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UC Conference Marks Progress of Educational Technology Initiative

Date: Oct. 2, 2001
By: Dawn Fuller
Phone: (513) 556-1823
Archive: General News

Current and future teachers in the Cincinnati area are effectively using technology to enhance student learning through a $2.7 million project led by the University of Cincinnati. The three-year Comprehensive Educational Restructuring Technology and Infusion Initiative (CERTI 2) not only aims to infuse technology in the UC teaching program to provide highly trained teachers, but also strives to bridge the Digital Divide affecting urban schools. The success of the initiative, as well as its future aspirations, were examined at the second annual technology conference held Sept. 28 at Kingsgate Conference Center. The theme of the two-day conference was Equity, Innovation and Excellence in Digital Education.

CERTI 2 is an addition to UC's award-winning teacher training program and includes professional development in technology for UC faculty, education students and public school teachers that work with UC's teacher interns. Tech Cat Joy Kumar Benzigar, front, assists at the summer technology instituteMore than 10 partners are providing half of the funding for the initiative, including the UC College of Education, McMicken College of Arts and Sciences, Cincinnati Public Schools, Kent State University, Iowa State University, Cincinnati State Technical and Community College, WCET-TV, Ohio SchoolNET and Generation www.Y. The remaining half of the funding is provided by a grant through the U.S. Department of Education's Preparing Tomorrow's Teachers to Use Technology (PT 3) initiative.

CERTI 2 project director Joyce Pittman, UC assistant professor of educational technology, told conference attendees the initiative reflects the federal government's campaign to Leave No Child Behind. "If we do not have equal opportunities to the same resources, we run the risk of leaving children behind. We need a powerful and systemic vision for technology in our homes, schools and classrooms to create educational equity for all people, making technology available for teachers and teacher educators."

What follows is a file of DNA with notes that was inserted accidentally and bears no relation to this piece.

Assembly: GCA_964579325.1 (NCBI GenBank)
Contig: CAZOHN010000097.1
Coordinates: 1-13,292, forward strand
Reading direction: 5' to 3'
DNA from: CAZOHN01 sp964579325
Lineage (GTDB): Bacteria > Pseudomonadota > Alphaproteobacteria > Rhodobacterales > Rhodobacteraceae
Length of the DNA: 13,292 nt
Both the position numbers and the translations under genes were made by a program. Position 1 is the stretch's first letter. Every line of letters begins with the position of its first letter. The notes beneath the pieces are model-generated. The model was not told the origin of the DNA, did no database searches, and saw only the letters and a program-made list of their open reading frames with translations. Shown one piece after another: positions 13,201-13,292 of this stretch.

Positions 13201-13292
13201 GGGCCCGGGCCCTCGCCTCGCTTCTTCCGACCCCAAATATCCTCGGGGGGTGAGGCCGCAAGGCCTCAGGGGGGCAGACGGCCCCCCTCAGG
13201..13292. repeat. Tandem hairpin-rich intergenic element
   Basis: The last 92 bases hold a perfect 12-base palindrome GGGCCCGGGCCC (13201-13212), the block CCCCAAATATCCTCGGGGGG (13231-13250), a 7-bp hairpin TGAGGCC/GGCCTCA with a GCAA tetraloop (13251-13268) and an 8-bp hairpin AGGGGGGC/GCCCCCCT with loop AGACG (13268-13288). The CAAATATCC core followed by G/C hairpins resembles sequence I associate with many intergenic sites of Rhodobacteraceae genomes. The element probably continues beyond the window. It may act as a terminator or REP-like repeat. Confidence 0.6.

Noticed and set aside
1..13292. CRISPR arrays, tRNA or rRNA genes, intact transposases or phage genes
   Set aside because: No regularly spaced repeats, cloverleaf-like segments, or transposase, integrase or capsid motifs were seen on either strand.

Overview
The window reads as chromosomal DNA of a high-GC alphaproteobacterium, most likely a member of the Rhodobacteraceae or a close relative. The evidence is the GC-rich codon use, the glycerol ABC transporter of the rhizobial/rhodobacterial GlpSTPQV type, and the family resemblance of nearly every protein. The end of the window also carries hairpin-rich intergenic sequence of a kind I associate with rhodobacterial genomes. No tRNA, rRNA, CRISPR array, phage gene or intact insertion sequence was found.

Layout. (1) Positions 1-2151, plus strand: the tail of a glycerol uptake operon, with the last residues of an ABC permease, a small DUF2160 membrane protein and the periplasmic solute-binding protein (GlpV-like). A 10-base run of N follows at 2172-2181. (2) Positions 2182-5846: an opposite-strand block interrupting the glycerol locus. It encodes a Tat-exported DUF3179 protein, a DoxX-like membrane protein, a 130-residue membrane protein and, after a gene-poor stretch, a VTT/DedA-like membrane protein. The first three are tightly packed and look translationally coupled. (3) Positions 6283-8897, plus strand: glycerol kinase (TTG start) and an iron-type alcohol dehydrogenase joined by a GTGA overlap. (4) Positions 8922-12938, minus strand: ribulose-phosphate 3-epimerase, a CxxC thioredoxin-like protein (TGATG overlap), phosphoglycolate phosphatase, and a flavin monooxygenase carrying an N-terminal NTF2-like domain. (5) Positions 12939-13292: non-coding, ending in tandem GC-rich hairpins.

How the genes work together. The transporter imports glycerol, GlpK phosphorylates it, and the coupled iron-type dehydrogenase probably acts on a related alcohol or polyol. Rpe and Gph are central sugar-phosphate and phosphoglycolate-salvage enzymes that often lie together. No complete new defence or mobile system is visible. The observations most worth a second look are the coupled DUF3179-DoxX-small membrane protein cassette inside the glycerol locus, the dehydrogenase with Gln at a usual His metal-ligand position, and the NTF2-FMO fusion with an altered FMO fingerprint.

US Representative Steve Chabot opened the conference, saying the federal government has provided 35 federal programs to build IT schools and libraries, but that little research has been conducted to show which programs are providing the best results. CERTI 2 is showing results and the initiative constantly undergoes internal and external assessment.

"Of the 150 PT 3 grants awarded, five were selected as outstanding models of what PT 3 is all about, and UC was one of the five programs featured in a videotape of the model programs" said CERTI 2 associate director Jeff Gordon, UC professor of teacher education.

Cathy Maltbie, a research associate for the UC Evaluation Services Center, led the internal evaluation of CERTI 2, explaining the first year of the initiative, launched in summer, 2000, focused on educational restructuring and professional development for technology infusion. Results included the establishment of faculty-student learning partnerships, student and faculty development through the annual summer institute for technology training, practice and skill building. Added technology-related curriculum as a result of CERTI 2 included a course developed by Assistant Professor Joyce Pittman on how to integrate technology across different teaching levels (early childhood, middle school, high school), as well as a middle childhood education technology course developed by UC Associate Professor Janet Bohren.

External evaluator Gary Phye of Iowa State University and director of Star Schools Evaluation Program said the first year of the program received excellent participation from education and A&S faculty. He added 100 percent of the participating faculty had access to computers in their homes and the Internet in their office. As for student surveys, Phye said senior and post baccalaureate students showed the most extensive use of Internet research and word processing assignments. He also added there may be a tendency to overestimate students' knowledge of technology when they first come into the university.

"While they may be comfortable using Photoshop for personal reasons, they may not be familiar with Blackboard. What we're asking them to do with the software packages is to learning something now for the future. They may know a lot about computers, but do they know a lot about pedagogical software?"

The second phase of integration will include UC faculty, mentors in partner schools and the UC education students, with additional professional development opportunities and the addition of the student electronic portfolio, demonstrating how they've mastered using teaching technology. Clermont and Warren County Educational Centers will be contributing partners as the initiative moves into those districts and as the initiative expands distance and online learning opportunities.

CERTI 2 co-director Ted Fowler, professor of teacher education, stressed that as teachers are continually challenged to improve instruction, they must continue to strive for excellence in their approach to using technology, adding variety, clarity and keeping students actively engaged in the learning process.

"Education has long been the foundation of the country in moving us forward as workers, citizens and individuals," said Pittman. "What can be done to bring about a more coherent vision not just to improve math and science, but improve all areas of education? We must look at subjects from a multidisciplinary point of view and bring teachers, administrators and the community together for this coherent vision."

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